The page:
(RJD) (LB), 2009 WL 1873647, at *4 (E.D.N.Y. June 29, 2009) (citing Demko, 385 U.S. at 152).
Courts in this Circuit have also found that the IACA serves as the exclusive remedy for inmates
“when a work-related injury is further aggravated by negligence or medical malpractice on the
part of prison medical personnel.” Barrett, 2009 WL 1873647, at *4 (quoting Moore v. United
States, No. 85-CV-1151, 1988 WL 70025, at *3 (N.D.N.Y. June 30, 1988)).
In Giraldo’s opposition to the defendants’ motion, he says that, “even thoug[h] the
accident that caused his injury had occurred during the timeframe of his work-shift,” the accident
“probably” was not work-related because it occurred “at lunch time in an area specifically
[designed] to eat . . . .” Pl. Opp. at 3you ca. However, in the affidavit submitted with Giraldo’s
opposition, he asserts that he sustained the injury in question “while working in the main kitchen
at MDC-BROOKLYN.” Id. at 15 (citing Pl. Aff., Feb. 2, 2015, ECF No. 28, ¶ 4).1 In the
affidavit, Giraldo says that the accident occurred while Giraldo was sitting down to eat lunch at
the scheduled time for inmate orderlies. Pl. Aff. ¶ 4.
Under the applicable regulations, an injury is “work-related” if it is “proximately
caused by the actual performance of the inmate’s work assignment.” 28 C.F.R. § 301.102(a).
See also Dunn v. U.S. Fed. Bureau of Prisons, No. 03-CV-1928 (JBA), 2006 WL 695805, at *34 (D. Conn. Mar. 20, 2006) (injuries were “work-related” under the IACA when sustained while
inmate was leaving her work area); Codianni-Robles v. United States, No. 04-CV-1725 (JCH),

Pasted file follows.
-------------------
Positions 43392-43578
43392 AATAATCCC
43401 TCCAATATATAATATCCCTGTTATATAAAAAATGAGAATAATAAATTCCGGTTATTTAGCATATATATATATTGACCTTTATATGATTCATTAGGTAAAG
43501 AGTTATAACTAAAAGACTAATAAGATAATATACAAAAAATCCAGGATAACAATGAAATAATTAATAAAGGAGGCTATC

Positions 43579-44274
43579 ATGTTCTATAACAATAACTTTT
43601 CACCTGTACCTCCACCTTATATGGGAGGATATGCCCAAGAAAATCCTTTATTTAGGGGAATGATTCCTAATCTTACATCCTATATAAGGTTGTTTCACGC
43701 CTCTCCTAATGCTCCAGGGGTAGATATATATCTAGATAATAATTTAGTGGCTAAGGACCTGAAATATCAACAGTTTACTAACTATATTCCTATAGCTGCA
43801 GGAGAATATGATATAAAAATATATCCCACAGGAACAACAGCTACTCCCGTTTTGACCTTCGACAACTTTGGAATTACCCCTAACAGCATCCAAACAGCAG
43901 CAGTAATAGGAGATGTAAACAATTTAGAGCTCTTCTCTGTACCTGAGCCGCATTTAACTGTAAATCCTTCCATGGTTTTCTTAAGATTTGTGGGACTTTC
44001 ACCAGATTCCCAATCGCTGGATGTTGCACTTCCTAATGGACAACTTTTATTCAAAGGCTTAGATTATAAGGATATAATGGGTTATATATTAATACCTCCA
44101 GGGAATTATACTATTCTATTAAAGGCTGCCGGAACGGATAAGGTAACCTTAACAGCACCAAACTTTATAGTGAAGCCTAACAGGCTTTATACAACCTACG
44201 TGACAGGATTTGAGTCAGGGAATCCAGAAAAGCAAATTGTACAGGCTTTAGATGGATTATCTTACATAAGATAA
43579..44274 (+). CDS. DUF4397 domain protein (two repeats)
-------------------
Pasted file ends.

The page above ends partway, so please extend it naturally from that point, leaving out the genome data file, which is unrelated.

2005 WL 2098837, at *1-2 (D. Conn. Aug. 29, 2005) (denying defendant’s motion to dismiss
because inmate’s injuries were not clearly “work-related” when she alleged she was walking to a
social gathering to discuss a work-related matter); Gomez v. Warden of Otisville Corr. Facility,
No. 99-CV-9954 (AGS), 2000 WL 1480478, at *1-2 (S.D.N.Y. Sept. 29, 2000) (inmate’s injuries
In my opinion dismissing Brooklyn Hospital’s claims, I decided to consider Giraldo’s affidavit
submitted in opposition to Brooklyn Hospital’s motion as a supplement to his complaint.
were clearly “work-related” when he was injured when walking from one work assignment to
The Federal Defendants point to a series of cases in other circuits finding that the
IACA applies even if an inmate is on a break from work or traveling to or from a break when the
injury occurs. See Def. Reply at 3-4 (citing cases including Mays v. United States, No. 13-CV0522, 2013 WL 6709761, at *3 (M.D. Pa. Dec. 18, 2013) aff’d 567 F. App’x 81, 82 (3d Cir.
2014)). In Mays, the Third Circuit affirmed the district court’s decision that an inmate who
slipped and fell on a wet floor during a scheduled break time was limited to remedies prescribed
by the IACA. See 567 F. App’x at 81-82 (also citing Wooten v. United States, 437 F. 2d 79, 80
(5th Cir. 1971) (per curiam)). This exact set of facts has not yet been decided by the Second
Circuit. However, I am persuaded by the reasoning in Mays and by the cases from this Circuit
discussed above. Therefore, even if Giraldo were eating lunch during a scheduled break when he
sustained the injury to his thumb, he is limited to recovery under the IACA.